Totoket Mountain in Guilford
"Discover A Piece Of Connecticut History"
Location in New Haven County, Connecticut
|Metropolitan area||New Haven|
|Named for||Guildford, Surrey|
|• Type||Selectman-town meeting|
|• First selectman||Matthew T. Hoey III (D)|
|• Selectman||Charles Havrda (R)|
|• Selectman||Susan Renner (R)|
|• Selectman||Louis Federici (D)|
|• Selectman||Sandra Ruoff (D)|
|• Total||49.7 sq mi (128.7 km2)|
|• Land||47.1 sq mi (121.9 km2)|
|• Water||2.7 sq mi (6.9 km2)|
|Elevation||56 ft (17 m)|
|• Density||450/sq mi (170/km2)|
|Time zone||UTC−5 (Eastern)|
|• Summer (DST)||UTC−4 (Eastern)|
|GNIS feature ID||0213438|
Guilford is a town in New Haven County, Connecticut, United States, that borders Madison, Branford, North Branford and Durham, and is situated on I-95 and the Connecticut seacoast. The population was 22,375 at the 2010 census. In 2015 the population stands at approximately 22,413 people. It was named one of the top 100 places to live in the United States by Money magazine in 2005.
Guilford was named after the town of Guildford, in England, the native home of a share of its first settlers. In early maps of the Connecticut Colony, the town is seen on several maps as Gilford.
First settled by Europeans in 1639 after being purchased from Native American leader Wequash, Guilford is considered by some to have the third largest collection of historic homes in New England, with important buildings from the 17th, 18th, and 19th centuries. There are five historic house museums, including Dudley Farm and the Henry Whitfield House (1639), the oldest dwelling house in Connecticut and the oldest stone house built by English settlers in North America. The Comfort Starr House (1645–46) is one of the oldest wooden framed private dwellings in Connecticut, and one of the few houses remaining of the original signers who settled Guilford.
In June 1781, during the American Revolution, a skirmish was fought on Leete's Island between the Associated Loyalists and local militia under Captain Peter Vail.
According to the United States Census Bureau, the town has a total area of 49.7 square miles (129 km2), of which 47.0 square miles (122 km2) is land and 2.7 square miles (6.9 km² or 5.39%) is water.
The primary settlement in Guilford, known as Guilford Center, is located in the southern part of town around the intersection of U.S. Route 1 and Connecticut Route 77. It is served by three exits of Interstate 95, which passes just north of the town center. The Guilford Center census-designated place had a population of 2,597 at the 2010 census.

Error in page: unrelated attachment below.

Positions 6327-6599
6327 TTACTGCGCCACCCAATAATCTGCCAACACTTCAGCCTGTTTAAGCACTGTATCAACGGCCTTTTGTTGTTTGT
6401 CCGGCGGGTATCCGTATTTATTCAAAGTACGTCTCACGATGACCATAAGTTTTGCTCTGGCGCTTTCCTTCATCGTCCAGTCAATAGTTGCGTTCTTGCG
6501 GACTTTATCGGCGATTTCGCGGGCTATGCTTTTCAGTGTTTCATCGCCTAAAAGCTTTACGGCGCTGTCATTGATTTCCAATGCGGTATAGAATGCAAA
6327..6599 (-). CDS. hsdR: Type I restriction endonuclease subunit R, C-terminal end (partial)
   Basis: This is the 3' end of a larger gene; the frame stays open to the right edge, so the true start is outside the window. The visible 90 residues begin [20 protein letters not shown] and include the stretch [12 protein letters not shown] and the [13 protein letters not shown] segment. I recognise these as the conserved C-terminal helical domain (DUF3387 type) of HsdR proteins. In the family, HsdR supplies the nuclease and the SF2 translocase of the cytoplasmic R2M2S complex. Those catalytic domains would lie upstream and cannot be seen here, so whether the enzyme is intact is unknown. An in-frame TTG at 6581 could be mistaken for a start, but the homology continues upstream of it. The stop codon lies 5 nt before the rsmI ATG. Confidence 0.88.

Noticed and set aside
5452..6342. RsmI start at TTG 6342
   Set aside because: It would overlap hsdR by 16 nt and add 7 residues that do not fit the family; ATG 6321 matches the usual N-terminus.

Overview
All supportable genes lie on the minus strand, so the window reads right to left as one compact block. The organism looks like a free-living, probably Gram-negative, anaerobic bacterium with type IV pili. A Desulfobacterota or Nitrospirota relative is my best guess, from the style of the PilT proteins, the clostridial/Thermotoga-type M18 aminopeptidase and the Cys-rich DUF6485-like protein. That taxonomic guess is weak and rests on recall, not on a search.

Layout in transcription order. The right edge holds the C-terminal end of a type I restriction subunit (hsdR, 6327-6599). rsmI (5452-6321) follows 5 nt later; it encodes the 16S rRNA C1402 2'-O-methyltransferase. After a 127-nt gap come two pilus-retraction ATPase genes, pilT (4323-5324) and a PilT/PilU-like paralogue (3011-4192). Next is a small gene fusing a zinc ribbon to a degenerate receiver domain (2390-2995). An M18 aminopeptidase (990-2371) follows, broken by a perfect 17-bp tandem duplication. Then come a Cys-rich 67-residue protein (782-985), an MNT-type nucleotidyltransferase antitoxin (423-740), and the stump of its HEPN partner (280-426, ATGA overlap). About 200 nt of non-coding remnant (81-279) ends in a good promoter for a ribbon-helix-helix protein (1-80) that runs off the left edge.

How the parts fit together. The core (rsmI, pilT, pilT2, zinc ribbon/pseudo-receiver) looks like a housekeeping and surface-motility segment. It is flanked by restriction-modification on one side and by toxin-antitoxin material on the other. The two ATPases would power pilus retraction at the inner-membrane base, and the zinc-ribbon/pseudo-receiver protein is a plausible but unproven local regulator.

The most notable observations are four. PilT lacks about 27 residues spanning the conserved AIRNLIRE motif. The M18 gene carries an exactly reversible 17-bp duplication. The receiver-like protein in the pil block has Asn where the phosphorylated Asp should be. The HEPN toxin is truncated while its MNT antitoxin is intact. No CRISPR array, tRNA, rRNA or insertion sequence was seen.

The northwest side of Guilford is flanked by the Metacomet Ridge, a mountainous trap rock ridgeline that stretches from Long Island Sound to nearly the Vermont border. Notable features of the Metacomet ridge in Guilford include Totoket Mountain; its most notable peak, Bluff Head; and two eastern high points on the Totoket Mountain ridge named East Sugarloaf and West Sugarloaf. The 50-mile (80 km) Mattabesett Trail traverses Bluff Head; a shorter network of trails criss-cross the Sugarloaves. Guilford also contains the Westwoods Trail System which covers 39 miles (63 km) of trails on 1,200 acres (4.9 km2) of land.
The Shore Line East train stops at Guilford station with service to Branford, East Haven, New Haven and New London, and the Connecticut Transit S bus travels between Guilford and New Haven several times each day.
Other minor communities and geographic features in Guilford are Guilford Lakes, Indian Cove, and Old Quarry.
|U.S. Decennial Census|
As of the census of 2000, there were 21,398 people, 8,151 households, and 6,039 families residing in the town. The population density was 454.8 people per square mile (175.6/km²). There were 8,724 housing units at an average density of 185.4 per square mile (71.6/km²). The racial makeup of the town was 96.04% White, 0.93% African American, 0.05% Native American, 1.65% Asian, 0.41% from other races, and 0.93% from two or more races. Hispanic or Latino of any race were 2.13% of the population.
There were 8,151 households out of which 35.6% had children under the age of 18 living with them, 64.4% were married couples living together, 7.2% had a female householder with no husband present, and 25.9% were non-families. Of all households 21.6% were made up of individuals and 8.6% had someone living alone who was 65 years of age or older. The average household size was 2.59 and the average family size was 3.04.
In the town, the population was spread out with 25.4% under the age of 18, 4.4% from 18 to 24, 26.2% from 25 to 44, 31.2% from 45 to 64, and 12.8% who were 65 years of age or older. The median age was 42 years. For every 100 females, there were 92.8 males. For every 100 females age 18 and over, there were 89.5 males.
The median income for a household in the town was $76,843, and the median income for a family was $87,045 (these figures had risen to $90,026 and $104,852 respectively as of a 2007 estimate). Males had a median income of $60,623 versus $40,307 for females. The per capita income for the town was $37,161. About 2.3% of families and 3.1% of the population were below the poverty line, including 3.4% of those under age 18 and 3.8% of those age 65 or over.
|Voter registration and party enrollment as of October 30, 2014|
|Party||Active voters||Inactive voters||Total voters||Percentage|
The town government operates these parks:
Guilford, Connecticut is noted for its rolling farmland, its avoidance of the density and sprawl that has occurred from land use regulations of its neighboring communities, and its numerous historic homes and sites.
Historic sites in or near Guilford, which may be listed on the National Register of Historic Places, include: